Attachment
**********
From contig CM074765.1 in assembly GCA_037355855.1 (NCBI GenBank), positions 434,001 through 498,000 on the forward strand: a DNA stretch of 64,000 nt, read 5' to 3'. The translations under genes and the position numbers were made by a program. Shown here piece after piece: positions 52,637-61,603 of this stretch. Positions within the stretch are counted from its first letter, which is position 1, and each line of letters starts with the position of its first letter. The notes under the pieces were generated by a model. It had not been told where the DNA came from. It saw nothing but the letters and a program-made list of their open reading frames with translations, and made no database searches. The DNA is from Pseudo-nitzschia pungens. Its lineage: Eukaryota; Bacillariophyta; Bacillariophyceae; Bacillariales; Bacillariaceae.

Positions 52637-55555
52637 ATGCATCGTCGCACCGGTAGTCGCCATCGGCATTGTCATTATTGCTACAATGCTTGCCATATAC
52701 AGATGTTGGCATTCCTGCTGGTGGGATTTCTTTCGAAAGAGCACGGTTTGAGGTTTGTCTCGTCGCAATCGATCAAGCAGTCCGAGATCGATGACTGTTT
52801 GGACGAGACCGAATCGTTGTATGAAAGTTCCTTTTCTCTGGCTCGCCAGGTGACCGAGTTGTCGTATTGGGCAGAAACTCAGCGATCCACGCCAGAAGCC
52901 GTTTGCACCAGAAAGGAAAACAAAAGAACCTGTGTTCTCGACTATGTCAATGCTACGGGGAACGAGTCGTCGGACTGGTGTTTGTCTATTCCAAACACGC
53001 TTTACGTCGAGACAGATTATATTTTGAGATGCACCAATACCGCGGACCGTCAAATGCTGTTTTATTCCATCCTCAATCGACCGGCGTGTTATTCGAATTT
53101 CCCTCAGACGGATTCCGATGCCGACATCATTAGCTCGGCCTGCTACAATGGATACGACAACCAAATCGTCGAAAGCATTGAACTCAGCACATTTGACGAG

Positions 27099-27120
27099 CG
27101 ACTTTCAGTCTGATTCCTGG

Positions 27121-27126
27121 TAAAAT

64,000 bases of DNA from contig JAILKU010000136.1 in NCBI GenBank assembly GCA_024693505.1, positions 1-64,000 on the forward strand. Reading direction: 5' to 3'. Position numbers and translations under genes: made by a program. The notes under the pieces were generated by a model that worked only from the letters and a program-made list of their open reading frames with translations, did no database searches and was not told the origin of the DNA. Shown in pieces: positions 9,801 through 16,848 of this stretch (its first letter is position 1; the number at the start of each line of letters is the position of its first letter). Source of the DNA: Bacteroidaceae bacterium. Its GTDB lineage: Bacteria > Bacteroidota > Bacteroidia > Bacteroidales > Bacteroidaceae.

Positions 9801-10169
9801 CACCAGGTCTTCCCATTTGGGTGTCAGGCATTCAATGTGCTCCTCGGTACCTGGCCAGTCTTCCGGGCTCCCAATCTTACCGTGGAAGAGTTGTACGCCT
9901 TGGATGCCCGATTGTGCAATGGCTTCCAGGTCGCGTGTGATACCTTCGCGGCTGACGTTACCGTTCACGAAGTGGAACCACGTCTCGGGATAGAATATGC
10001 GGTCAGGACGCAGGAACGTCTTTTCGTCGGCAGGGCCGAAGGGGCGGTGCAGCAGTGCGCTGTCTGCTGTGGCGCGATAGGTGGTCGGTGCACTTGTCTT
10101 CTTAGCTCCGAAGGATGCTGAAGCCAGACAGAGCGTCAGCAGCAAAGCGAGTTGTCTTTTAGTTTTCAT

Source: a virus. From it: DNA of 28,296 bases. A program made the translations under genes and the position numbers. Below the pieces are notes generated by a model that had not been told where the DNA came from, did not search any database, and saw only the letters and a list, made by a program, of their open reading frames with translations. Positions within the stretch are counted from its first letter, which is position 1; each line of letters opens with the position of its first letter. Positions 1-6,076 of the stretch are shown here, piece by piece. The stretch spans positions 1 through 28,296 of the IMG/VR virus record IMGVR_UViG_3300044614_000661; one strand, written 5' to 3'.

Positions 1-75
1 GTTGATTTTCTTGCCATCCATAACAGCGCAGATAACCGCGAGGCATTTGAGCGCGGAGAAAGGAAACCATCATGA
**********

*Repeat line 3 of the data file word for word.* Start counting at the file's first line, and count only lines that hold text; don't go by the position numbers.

52637 ATGCATCGTCGCACCGGTAGTCGCCATCGGCATTGTCATTATTGCTACAATGCTTGCCATATAC